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President Barack Obama called Syria’s use of chemical weapons “a challenge to the world,” but said that he has not made a final decision on military intervention, during a brief statement from the White House on Friday.

“We cannot accept a world where women and children and innocent civilians are gassed,” the president said. “This kind of attack threatens our national security interests.”

President Obama stressed that he has “not made a final decision” on military action, but said that he is consulting with Congress and America’s allies as he plans his next move.

The president also reiterated Secretary of State John Kerry’s assurance that the United States would not launch a ground war in Syria, insisting that the U.S. response would be “narrow” and “limited.”

“We’re not considering any open-ended commitment. We’re not considering any boots-on-the-ground approach,” Obama said.

The president made his statement at a meeting with Vice President Joe Biden and the presidents of Estonia, Lithuania, and Latvia. Shortly before President Obama spoke, Secretary Kerry made a far more expansive case for military intervention, calling Syrian president Bashar al-Assad “a thug and a murderer” and insisting that he would be held accountable for using chemical weapons.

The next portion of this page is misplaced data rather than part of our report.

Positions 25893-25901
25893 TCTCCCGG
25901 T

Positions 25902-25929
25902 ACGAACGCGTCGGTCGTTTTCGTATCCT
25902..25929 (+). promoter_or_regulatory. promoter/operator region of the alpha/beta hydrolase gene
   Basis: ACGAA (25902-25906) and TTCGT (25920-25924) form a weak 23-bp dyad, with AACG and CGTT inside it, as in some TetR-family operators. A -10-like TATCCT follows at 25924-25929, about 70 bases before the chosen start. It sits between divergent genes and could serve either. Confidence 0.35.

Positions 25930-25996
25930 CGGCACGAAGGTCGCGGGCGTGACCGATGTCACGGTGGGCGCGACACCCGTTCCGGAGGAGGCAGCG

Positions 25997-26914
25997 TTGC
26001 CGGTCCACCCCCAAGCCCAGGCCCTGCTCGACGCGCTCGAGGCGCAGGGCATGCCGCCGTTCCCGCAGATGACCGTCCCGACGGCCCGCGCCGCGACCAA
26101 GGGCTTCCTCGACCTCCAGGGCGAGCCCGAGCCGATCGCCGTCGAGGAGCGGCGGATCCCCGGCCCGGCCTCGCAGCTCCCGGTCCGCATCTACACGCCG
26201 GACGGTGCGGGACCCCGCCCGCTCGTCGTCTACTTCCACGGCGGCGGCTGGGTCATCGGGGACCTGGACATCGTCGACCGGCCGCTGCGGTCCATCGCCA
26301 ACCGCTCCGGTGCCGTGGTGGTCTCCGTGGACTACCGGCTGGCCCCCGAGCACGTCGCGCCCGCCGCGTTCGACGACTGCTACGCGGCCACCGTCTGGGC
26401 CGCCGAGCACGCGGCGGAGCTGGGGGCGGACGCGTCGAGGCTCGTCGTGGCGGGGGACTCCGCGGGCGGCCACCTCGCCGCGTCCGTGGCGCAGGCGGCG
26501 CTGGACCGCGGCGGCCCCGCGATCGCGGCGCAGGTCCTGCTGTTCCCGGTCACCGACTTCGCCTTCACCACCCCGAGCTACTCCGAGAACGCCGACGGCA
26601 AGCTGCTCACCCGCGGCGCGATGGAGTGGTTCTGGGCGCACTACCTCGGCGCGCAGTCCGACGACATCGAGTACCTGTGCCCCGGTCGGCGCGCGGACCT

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Florida Gov. Ron DeSantis

Photo by Master Sgt. William Buchanan / U.S. Air National Guard (Public domain)

Reprinted with permission from Alternet

On June 22, Florida Gov. Ron DeSantis signed into law a Republican-sponsored bill that calls for standards of "intellectual diversity" to be enforced on college campuses in the Sunshine State. But the Miami Herald''s editorial board, in a scathing editorial published on June 24, emphasizes that the law isn't about promoting free thought at colleges and universities but rather, is an effort to bully and intimidate political viewpoints that DeSantis and his Republican allies in the Florida Legislature disagree with.

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